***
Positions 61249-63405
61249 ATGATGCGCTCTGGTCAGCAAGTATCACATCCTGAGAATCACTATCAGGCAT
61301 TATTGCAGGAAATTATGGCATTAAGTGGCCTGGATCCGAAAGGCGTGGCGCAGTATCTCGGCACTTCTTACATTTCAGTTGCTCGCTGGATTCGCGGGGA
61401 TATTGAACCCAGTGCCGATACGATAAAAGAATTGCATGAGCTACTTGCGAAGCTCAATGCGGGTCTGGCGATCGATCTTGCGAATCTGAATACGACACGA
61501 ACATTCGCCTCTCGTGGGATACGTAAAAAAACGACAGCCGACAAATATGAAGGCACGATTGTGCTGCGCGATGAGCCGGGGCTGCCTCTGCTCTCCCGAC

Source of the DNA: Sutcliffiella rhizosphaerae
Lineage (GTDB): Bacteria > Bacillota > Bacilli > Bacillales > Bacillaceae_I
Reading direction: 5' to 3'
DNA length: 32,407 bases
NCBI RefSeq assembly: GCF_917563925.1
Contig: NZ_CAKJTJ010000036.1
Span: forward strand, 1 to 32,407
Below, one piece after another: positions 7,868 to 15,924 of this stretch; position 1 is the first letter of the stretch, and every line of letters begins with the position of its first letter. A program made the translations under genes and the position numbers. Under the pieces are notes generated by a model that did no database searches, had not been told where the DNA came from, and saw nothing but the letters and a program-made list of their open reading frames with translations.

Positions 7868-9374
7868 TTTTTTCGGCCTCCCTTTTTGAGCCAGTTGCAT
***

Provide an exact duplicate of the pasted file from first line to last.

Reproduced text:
Positions 61249-63405
61249 ATGATGCGCTCTGGTCAGCAAGTATCACATCCTGAGAATCACTATCAGGCAT
61301 TATTGCAGGAAATTATGGCATTAAGTGGCCTGGATCCGAAAGGCGTGGCGCAGTATCTCGGCACTTCTTACATTTCAGTTGCTCGCTGGATTCGCGGGGA
61401 TATTGAACCCAGTGCCGATACGATAAAAGAATTGCATGAGCTACTTGCGAAGCTCAATGCGGGTCTGGCGATCGATCTTGCGAATCTGAATACGACACGA
61501 ACATTCGCCTCTCGTGGGATACGTAAAAAAACGACAGCCGACAAATATGAAGGCACGATTGTGCTGCGCGATGAGCCGGGGCTGCCTCTGCTCTCCCGAC

Source of the DNA: Sutcliffiella rhizosphaerae
Lineage (GTDB): Bacteria > Bacillota > Bacilli > Bacillales > Bacillaceae_I
Reading direction: 5' to 3'
DNA length: 32,407 bases
NCBI RefSeq assembly: GCF_917563925.1
Contig: NZ_CAKJTJ010000036.1
Span: forward strand, 1 to 32,407
Below, one piece after another: positions 7,868 to 15,924 of this stretch; position 1 is the first letter of the stretch, and every line of letters begins with the position of its first letter. A program made the translations under genes and the position numbers. Under the pieces are notes generated by a model that did no database searches, had not been told where the DNA came from, and saw nothing but the letters and a program-made list of their open reading frames with translations.

Positions 7868-9374
7868 TTTTTTCGGCCTCCCTTTTTGAGCCAGTTGCAT